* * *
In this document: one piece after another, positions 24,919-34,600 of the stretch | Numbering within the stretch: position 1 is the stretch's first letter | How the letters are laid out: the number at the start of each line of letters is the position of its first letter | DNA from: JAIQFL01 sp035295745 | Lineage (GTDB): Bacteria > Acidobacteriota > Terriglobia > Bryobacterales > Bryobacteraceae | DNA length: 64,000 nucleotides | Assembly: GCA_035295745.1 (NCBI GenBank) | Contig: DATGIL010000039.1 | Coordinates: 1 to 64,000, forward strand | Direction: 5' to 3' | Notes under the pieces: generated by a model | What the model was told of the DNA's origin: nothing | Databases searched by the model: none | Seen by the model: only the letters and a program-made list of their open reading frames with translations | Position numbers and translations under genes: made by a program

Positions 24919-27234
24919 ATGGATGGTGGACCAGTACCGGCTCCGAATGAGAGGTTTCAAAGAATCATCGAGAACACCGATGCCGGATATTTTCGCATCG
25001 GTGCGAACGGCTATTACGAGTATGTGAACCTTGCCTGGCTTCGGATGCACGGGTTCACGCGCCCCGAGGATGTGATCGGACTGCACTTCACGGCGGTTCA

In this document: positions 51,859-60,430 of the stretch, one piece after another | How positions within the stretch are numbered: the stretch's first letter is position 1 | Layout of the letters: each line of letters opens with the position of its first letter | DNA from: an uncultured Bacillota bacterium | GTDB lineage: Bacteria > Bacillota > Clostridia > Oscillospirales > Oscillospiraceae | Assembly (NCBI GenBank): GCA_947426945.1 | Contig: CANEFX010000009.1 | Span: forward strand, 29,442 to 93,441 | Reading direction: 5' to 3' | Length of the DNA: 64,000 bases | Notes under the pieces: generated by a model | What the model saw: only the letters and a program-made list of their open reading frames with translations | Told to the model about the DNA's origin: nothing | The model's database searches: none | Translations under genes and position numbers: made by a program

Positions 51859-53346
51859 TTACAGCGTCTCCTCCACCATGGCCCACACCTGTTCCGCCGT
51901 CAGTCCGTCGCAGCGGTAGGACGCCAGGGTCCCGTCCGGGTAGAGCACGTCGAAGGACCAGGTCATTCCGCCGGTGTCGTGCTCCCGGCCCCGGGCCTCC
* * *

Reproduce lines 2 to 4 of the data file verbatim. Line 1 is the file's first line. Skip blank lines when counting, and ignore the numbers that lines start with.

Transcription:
Positions 24919-27234
24919 ATGGATGGTGGACCAGTACCGGCTCCGAATGAGAGGTTTCAAAGAATCATCGAGAACACCGATGCCGGATATTTTCGCATCG
25001 GTGCGAACGGCTATTACGAGTATGTGAACCTTGCCTGGCTTCGGATGCACGGGTTCACGCGCCCCGAGGATGTGATCGGACTGCACTTCACGGCGGTTCA